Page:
Later, around 1980, the most momentous period in my life, I had the good fortune of finally coming under his fold. I learnt from him the finer aspects of flute playing in the traditional Indian one-on-one basis guru - student methodology. I spent the most fruitful and exciting 15 years of my life studying with him, listening to his recordings and attending most of his live concerts, with deep involvement and dedication.

The journey was indeed difficult and demanding, as I had to squeeze in time to visit my Guru and practice regularly, even while I worked as an engineer full time to earn a living. At times, I would spend practicing vigorously 8-12 hours a day.

Later, when I moved to Pune from Mumbai, I spent a couple of years learning the dhrupad style more deeply with Ustad Sayeeduddin Dagar of the illustrious Dagar family, who are considered the torch bearers of the ancient dhrupad tradition of vocal and instrumental music. You see, I incorporate heavily the dhrupad style of raga developments, improvisations and aesthetics in my flute playing.

Still later, in my musical journey, Ustad Ali Akbar Khan, the late California based legendary sarod maestro had offered to teach me after listening to my flute playing. However, unfortunately, that was not to be.

Besides the music of my Guruji Pandit Hariprasad Chaurasia, I have been deeply influenced by the music of the late Ustad Amir Khan Saheb, Ustad Nazakat Ali and Salamat Ali Khan, the veritable giants of Indian classical vocal music, and the late Pandit Nikhil Banerjee, the unparalleled sitar maestro.

So, as such, I would consider them to be the most important teachers in my pursuit of musical excellence.

mwe3: How would you describe the main differences between Indian music, which is considered Eastern music, and Western music, which is more traditional classical, folk and even pop music? Because of the Beatles and psychedelic music of the 1960s, Indian music now sounds very normal to our ears. In the past 50 years all types of World music has entered the Western consciousness.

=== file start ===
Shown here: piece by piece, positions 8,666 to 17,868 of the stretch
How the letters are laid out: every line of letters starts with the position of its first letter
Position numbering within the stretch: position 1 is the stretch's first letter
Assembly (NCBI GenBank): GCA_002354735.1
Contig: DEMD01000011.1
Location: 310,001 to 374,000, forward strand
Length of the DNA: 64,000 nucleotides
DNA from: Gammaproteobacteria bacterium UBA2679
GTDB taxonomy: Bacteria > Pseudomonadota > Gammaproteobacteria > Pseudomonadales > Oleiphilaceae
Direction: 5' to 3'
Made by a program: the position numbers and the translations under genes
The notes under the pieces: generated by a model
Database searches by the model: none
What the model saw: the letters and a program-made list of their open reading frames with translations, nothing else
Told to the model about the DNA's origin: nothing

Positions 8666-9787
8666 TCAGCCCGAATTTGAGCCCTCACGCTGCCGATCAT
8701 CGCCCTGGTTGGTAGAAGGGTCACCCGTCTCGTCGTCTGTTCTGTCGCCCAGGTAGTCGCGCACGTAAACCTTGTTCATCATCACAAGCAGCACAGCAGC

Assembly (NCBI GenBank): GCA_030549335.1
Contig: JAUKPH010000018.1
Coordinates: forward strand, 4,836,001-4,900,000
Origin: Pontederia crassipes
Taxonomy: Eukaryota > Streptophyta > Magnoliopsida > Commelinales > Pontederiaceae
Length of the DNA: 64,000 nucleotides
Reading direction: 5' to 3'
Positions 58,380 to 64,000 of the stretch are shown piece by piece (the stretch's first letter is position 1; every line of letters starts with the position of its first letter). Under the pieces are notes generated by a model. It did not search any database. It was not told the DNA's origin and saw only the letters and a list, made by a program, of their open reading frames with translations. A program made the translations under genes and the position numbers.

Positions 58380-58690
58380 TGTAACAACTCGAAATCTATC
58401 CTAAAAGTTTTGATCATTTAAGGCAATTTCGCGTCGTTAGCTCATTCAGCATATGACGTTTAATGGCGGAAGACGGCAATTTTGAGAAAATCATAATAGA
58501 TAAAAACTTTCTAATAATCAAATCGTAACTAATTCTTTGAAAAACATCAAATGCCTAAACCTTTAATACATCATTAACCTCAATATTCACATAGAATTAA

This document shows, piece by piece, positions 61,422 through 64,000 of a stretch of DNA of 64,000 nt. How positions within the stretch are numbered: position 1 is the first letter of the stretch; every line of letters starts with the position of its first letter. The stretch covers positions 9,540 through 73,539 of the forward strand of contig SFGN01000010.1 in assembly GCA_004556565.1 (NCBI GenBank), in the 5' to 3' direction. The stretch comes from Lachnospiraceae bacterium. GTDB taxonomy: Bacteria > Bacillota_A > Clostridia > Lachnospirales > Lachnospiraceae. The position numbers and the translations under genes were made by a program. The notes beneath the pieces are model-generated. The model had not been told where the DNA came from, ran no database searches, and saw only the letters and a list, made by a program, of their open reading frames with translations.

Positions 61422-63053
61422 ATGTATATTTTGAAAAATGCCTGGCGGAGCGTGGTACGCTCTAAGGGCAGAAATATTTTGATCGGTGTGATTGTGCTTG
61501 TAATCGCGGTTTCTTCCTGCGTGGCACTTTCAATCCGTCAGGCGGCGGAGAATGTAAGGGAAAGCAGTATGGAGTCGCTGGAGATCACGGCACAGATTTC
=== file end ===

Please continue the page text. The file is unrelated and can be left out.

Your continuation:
Rajendra Teredesai: Attempting to elucidate the differences between Indian and Western music would take me several hours of elaboration. Indian music, to my mind, has a deeply inherent spiritual quality to it. It facilitates a direct connect between the musician and divinity. Indian music purifies the soul and makes the musician one with paramatma. It is founded on the concept of unpremeditated, spontaneous, structured and unstructured improvisation. The highly complex nature of sur (melody) and taal (rhythm) dichotomy in a raga, its development, interpretation and interaction is too intricate and vast in scope to discuss here.

Suffice to say that the repository of Indian classical ragas is so stupendously vast and rich in resource and content, that mastering and interpreting the ragas with utter perfection may be treated as an unending endeavor involving several lifetimes.

A seasoned classical musician is able to improvise and play a raga impromptu for as much as a couple of hours without making it sound monotonous or repetitive, even while holding his audience in spellbound rapture. No notes or sheet music are referred to by the performing musicians. No two concerts are exactly the same. In a live concert scenario, no two musical moments may be exactly the same in terms of performance and aural experience.

For me, Western music is equally fascinating, particularly jazz.

mwe3: How many albums have you recorded and released in India and other countries? What about session work in India and also have you done film soundtracks? The influence of Bollywood is acclaimed worldwide these days. What other artists have you recorded with including guitarists and are there other Indian musicians can you recommend us to?

Rajendra Teredesai: Besides recording and releasing nine albums internationally, some of which have flute tracks played by me, I am in the process of releasing another three international albums during 2015. Besides these, I have recorded and released eight albums in India.

No, I haven’t done a film soundtrack so far, but, would certainly love to do it for an appropriate film, something similar to Siddhartha, Seven Years In Tibet and Samsara.

My approach to music is eclectic and deeply spiritual. I used to enjoy the music of the golden era of Indian movies of the 1950s, ‘60s and ‘70s. Sadly, the melodic and emotional content is quite lacking in Bollywood music today, So I don’t subscribe to it, nor do I have any plans playing for Bollywood films.

As regards my international collaborations, I have recorded several albums with Lucjan Wesolowski from Poland, Stephen Bellm from the US, and Blue Monk from Malaysia. I would certainly love to work and record with musicians like Peter Kater, R. Carlos Nakai, Richard Clayderman, John McLaughlin and Yo-Yo Ma. There are several talented Indian musicians in different genres of music, hence, naming any single one is quite difficult.

mwe3: Tell us about your 2015 CD on Real Music called Crosswinds, which is subtitled “World Flute Conversations”. When did you get the idea to record and release a CD of flute music from all the world over and how did you meet up with Terrence and Real Music? This is your third release on Real Music.